Jolly book explores relationship between EU and nationalist movements

“The European Union and the Rise of Regionalist Parties” published by the University of Michigan Press

Jolly,-Seth.jpgA new book by Seth K. Jolly, associate professor of political science, asserts that the European Union (EU) promotes regional nationalist movements in European countries, rather than having the weakening effect that most observers assume. In his new book, “The European Union and the Rise of Regionalist Parties,” Jolly uses a cross-national quantitative study to explain this phenomenon. The book was published late last month by the University of Michigan Press.

Jolly proposes the Viability Theory, which explains that the EU makes smaller states more viable and politically attractive by diminishing the relative economic and political advantages of larger-sized states. The benefits the EU provides to its member states — such as access to markets, financial institutions, and foreign policy — allows regionalist movements to more legitimately claim that they do not need the state to survive. To further explore his argument, Jolly looks specifically into the example of the Scottish National Party.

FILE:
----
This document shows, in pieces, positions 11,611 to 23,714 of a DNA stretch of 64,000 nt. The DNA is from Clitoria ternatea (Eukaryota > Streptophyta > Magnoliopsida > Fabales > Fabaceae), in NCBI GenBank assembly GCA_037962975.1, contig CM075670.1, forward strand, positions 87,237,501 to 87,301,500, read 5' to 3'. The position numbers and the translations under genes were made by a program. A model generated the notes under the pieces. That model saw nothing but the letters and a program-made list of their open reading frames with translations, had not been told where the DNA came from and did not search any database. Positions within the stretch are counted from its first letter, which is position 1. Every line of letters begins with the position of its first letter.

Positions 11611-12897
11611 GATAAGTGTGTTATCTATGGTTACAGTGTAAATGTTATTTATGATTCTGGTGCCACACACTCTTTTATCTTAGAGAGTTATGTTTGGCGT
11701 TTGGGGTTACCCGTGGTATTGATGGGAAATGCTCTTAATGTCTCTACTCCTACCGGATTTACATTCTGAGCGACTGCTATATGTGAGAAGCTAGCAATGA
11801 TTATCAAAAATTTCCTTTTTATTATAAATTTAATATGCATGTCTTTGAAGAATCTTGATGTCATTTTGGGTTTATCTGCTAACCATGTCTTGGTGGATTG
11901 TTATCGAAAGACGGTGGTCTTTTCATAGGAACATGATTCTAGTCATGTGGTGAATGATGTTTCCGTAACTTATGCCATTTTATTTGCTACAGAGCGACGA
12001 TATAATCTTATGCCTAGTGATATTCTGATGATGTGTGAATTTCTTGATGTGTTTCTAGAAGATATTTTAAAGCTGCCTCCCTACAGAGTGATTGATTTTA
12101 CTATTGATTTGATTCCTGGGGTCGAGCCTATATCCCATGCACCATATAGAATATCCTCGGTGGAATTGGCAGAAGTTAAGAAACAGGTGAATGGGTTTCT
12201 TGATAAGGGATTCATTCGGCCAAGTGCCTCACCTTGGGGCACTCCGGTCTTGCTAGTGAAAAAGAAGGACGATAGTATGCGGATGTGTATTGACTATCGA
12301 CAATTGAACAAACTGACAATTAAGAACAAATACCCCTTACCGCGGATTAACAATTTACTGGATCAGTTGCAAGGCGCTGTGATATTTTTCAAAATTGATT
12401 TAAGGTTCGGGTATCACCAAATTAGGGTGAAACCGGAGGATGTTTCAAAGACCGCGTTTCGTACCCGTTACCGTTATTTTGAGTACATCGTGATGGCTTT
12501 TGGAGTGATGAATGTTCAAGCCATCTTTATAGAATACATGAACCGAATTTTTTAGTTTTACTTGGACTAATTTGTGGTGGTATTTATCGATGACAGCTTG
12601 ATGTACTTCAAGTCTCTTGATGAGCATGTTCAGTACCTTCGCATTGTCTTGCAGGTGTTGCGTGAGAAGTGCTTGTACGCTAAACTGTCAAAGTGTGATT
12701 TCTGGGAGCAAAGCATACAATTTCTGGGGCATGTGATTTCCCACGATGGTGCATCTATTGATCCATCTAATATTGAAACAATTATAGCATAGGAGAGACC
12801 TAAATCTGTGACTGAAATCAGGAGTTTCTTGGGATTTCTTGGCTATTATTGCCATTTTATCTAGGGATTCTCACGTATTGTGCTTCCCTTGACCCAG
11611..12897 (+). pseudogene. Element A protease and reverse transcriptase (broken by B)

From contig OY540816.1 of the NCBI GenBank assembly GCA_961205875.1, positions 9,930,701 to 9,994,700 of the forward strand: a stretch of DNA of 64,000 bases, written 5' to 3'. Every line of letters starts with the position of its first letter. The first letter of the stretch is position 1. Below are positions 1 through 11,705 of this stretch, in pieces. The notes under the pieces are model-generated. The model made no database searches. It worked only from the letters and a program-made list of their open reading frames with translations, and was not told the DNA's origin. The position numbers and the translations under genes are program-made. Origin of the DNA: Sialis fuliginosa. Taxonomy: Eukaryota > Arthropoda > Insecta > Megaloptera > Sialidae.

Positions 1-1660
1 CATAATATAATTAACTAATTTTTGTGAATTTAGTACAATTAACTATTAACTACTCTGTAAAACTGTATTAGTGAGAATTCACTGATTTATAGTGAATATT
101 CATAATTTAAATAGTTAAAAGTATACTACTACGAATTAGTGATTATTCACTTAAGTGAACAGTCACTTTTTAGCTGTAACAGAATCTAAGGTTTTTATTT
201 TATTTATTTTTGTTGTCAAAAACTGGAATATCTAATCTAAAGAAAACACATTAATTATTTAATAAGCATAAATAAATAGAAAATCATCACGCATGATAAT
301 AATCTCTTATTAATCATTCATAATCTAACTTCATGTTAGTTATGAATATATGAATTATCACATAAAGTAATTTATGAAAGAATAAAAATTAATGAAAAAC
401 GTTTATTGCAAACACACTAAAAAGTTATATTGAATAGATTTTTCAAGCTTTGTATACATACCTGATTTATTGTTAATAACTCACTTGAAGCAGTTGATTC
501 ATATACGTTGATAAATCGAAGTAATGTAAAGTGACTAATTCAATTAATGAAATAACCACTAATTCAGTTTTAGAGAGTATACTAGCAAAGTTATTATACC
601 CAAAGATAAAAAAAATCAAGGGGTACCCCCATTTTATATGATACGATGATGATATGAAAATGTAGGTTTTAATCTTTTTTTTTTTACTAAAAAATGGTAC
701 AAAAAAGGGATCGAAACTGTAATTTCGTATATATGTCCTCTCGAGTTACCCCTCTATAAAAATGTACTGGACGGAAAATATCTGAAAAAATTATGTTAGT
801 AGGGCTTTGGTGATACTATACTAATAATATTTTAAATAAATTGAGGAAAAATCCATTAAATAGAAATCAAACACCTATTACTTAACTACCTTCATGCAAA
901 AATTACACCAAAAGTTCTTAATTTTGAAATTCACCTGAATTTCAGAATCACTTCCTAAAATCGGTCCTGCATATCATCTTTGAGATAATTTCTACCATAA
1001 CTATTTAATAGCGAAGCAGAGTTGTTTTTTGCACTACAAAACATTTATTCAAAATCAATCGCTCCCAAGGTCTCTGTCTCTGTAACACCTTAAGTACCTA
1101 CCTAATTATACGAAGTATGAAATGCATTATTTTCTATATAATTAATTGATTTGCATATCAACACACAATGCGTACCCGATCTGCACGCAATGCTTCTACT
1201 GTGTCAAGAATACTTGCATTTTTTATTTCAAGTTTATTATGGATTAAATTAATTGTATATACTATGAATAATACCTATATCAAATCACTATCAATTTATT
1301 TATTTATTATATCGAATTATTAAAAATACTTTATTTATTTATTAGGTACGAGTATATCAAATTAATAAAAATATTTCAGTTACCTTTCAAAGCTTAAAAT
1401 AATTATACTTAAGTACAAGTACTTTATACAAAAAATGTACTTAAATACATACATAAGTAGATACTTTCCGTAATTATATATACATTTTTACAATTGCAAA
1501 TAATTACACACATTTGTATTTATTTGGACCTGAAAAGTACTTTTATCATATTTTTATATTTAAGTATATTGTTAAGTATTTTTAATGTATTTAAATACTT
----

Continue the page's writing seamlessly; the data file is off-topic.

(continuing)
The book stresses the need for scholars and policy makers to understand the effect of European integration on regionalist mobilization in Europe, since the movements could potentially result in reshaping the European landscape and national boundaries.

Jolly is an associate professor at Syracuse University’s Maxwell School of Citizenship and Public Affairs. His research focuses on the interaction of political institutions and political institutions in Europe. Since 2010, Jolly has also served as one of the principal investigators for the Chapel Hill Expert Survey, which collects expert assessments of party positions on a variety of issues, including left-right ideology, European integration, and immigration. 10/15/15